It was not the kind of news Amazon and Flipkart would have liked to hear in the run-up to the New Year. On December 26, the Modi government announced a new foreign direct investment policy to protect the interests of small retailers, who accuse online marketplaces of predatory pricing and deep discounting.
From February 1, sites such as Amazon and Flipkart are barred from giving preferential treatment to particular vendors and brands, and promoting businesses in which they have a stake.
The mood among small traders in Bengaluru is cautiously optimistic.
Mohammed Imran, store manager at i2i Computer Shop, Church Street, says he will wait and watch. “If these norms are permanent, they could make a difference,’’ he says.
Things have gone downhill for smaller businessmen like him since e-commerce picked up, by his own admission. “I’ve lost customers at the last minute because of offers like cashback provided by e-tailers,’’ he says.
Smaller retailers do not have the luxury of large inventories, even if their margins are slightly larger than those of e-tailers. “When online platforms came up, we lost about 50% of our business. I think with this, about 15% might come back,’’ he says.
Another shopkeeper, who sells footwear and accessories on Church Street, says the regulations might not turn around their fortunes.
“They are big players. Their discounts are really attractive to customers. They will find some loopholes in the law,” he says.
Bharath V Rao, marketing manager for phone brand Oppo, believes the new rules will ensure a level playing field for all.
“Customers compare store prices with online ones. The online prices are cheaper; there is a difference of almost Rs 1,000 to 2,000 when it comes to phones. With the new regulations, the prices could be the same online and offline,” he says.
With brands like Oppo, the prices are the same online and offline, but online stores announce festive offers, bank discounts and cashback options on platforms like Paytm. “With these new regulations, we may lose out on exclusive launches online,” he says.
Retailers like greeting cards and toys brand Archies also see this as a positive step.
“These measures are necessary as the market has been spoilt with unrealistic offers provided by online stores. We sold our products online, but we stopped because we had to sell them at a higher rate. The rules will usher in healthy business practices,’’ says Ramesh Chandiramani, partner, Archies. However, he feels there will be loopholes and it will be difficult to equalise the prices between online and offline stores.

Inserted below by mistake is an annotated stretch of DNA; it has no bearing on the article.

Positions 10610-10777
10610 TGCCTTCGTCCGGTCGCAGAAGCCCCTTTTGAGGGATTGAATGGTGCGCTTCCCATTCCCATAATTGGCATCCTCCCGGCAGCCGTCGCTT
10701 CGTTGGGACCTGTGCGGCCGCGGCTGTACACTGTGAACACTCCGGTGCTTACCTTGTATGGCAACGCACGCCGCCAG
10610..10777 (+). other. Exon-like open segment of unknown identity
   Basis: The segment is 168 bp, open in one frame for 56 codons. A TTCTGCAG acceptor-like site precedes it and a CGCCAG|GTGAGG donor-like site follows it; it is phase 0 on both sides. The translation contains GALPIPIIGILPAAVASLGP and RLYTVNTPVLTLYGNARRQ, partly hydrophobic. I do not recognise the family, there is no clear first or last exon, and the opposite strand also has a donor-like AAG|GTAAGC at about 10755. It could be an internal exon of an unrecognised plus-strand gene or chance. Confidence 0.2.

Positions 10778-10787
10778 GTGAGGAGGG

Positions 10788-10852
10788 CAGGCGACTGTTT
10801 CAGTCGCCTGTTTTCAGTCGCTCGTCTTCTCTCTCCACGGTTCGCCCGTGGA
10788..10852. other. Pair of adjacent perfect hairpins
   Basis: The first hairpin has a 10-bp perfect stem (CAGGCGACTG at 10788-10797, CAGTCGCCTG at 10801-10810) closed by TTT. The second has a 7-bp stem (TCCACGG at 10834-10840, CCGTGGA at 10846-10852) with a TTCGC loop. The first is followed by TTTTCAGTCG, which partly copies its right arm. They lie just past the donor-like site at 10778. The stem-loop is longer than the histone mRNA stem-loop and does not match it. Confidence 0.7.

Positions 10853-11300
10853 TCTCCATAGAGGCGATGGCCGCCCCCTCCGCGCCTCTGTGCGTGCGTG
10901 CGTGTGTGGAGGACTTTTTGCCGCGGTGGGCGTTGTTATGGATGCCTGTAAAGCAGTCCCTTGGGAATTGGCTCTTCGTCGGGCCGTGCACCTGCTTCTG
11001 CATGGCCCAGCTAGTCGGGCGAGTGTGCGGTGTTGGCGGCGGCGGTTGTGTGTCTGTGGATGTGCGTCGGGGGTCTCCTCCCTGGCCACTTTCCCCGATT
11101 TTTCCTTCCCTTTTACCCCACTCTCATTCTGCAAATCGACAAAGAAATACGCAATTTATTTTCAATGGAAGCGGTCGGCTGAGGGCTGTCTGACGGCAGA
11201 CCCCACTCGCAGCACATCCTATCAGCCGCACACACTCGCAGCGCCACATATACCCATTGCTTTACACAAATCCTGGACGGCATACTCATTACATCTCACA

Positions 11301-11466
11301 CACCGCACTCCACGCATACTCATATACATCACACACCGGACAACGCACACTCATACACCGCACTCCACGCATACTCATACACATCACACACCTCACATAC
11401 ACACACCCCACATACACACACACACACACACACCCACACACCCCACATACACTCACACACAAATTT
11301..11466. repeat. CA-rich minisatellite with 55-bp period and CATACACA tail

No more acche din for buyers?
It is not clear yet how the new regulations will pan out, but consumers may enjoy fewer discounts on electronics, personal tech, phones, and fashion.
In a retail festive face-off, Amazon and Flipkart offer attractive discounts, cashback on bank debit and credit cards, EMI options and instant credit.
They see massive sales. This year, the two companies reportedly generated a massive Rs 15,000 crore in sales over five days of the Deepavali sales, 64 per cent more than the sales volume the previous year.
Not just discounts, retailers face other hurdles while competing online
A garment stall owner at the recently concluded Cake Show in St Joseph’s PUC grounds told Metrolife he tried selling his products online but had wound up soon after.
“It wasn’t just the deep discounts that we had to compete with; customers cheated us too,” he says.
Once a woman bought an outfit from his store and returned it after two days, saying she wasn’t satisfied.
“When I got the packet back, I was sure the outfit had been worn. I had her number so when I checked her WhatsApp picture, and saw a picture of her wearing the dress. But we couldn’t say anything; we can’t offend customers as they can badmouth us on social media,” he says.
What new rules say
Big e-commerce players like Amazon and Flipkart cannot sell products of companies in which they hold equity stake. They now source a big chunk of their goods from preferred vendors, such as Cloudtail and WS Retail.
Sale of products exclusively in one marketplace is barred. This means product launches on just one site will no longer be possible. For example, you may no longer find a phone launch (usually accompanied by special discounts) on just one site.
Online sellers must maintain a level playing field, and ensure they do not directly or indirectly influence the sale price of goods and services. In other words, they can’t push their own products at the cost of others. The rules will come into effect from February 1.